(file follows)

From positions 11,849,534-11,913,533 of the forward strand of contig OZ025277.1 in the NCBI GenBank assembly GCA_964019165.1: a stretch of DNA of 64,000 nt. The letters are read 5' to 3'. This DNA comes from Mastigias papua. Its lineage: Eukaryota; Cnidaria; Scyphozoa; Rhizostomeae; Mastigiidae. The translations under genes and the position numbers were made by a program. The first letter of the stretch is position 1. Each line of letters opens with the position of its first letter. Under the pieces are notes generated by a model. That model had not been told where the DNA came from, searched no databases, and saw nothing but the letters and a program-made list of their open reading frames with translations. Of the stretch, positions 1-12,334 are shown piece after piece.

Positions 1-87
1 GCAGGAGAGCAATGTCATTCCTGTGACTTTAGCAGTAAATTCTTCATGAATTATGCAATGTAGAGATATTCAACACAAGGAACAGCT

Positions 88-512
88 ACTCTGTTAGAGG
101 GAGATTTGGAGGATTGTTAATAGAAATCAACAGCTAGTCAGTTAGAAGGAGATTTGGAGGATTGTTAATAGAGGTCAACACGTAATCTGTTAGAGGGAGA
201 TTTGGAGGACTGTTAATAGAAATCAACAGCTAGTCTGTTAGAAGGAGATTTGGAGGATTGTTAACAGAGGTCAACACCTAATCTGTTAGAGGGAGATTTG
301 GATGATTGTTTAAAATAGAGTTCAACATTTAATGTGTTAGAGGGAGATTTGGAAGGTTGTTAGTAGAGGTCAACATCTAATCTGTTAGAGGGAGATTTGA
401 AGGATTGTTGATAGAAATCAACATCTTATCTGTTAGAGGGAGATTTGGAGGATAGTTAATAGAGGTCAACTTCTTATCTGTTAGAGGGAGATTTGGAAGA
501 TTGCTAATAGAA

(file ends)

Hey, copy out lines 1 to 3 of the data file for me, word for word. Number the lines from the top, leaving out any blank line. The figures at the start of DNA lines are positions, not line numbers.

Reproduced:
From positions 11,849,534-11,913,533 of the forward strand of contig OZ025277.1 in the NCBI GenBank assembly GCA_964019165.1: a stretch of DNA of 64,000 nt. The letters are read 5' to 3'. This DNA comes from Mastigias papua. Its lineage: Eukaryota; Cnidaria; Scyphozoa; Rhizostomeae; Mastigiidae. The translations under genes and the position numbers were made by a program. The first letter of the stretch is position 1. Each line of letters opens with the position of its first letter. Under the pieces are notes generated by a model. That model had not been told where the DNA came from, searched no databases, and saw nothing but the letters and a program-made list of their open reading frames with translations. Of the stretch, positions 1-12,334 are shown piece after piece.

Positions 1-87
1 GCAGGAGAGCAATGTCATTCCTGTGACTTTAGCAGTAAATTCTTCATGAATTATGCAATGTAGAGATATTCAACACAAGGAACAGCT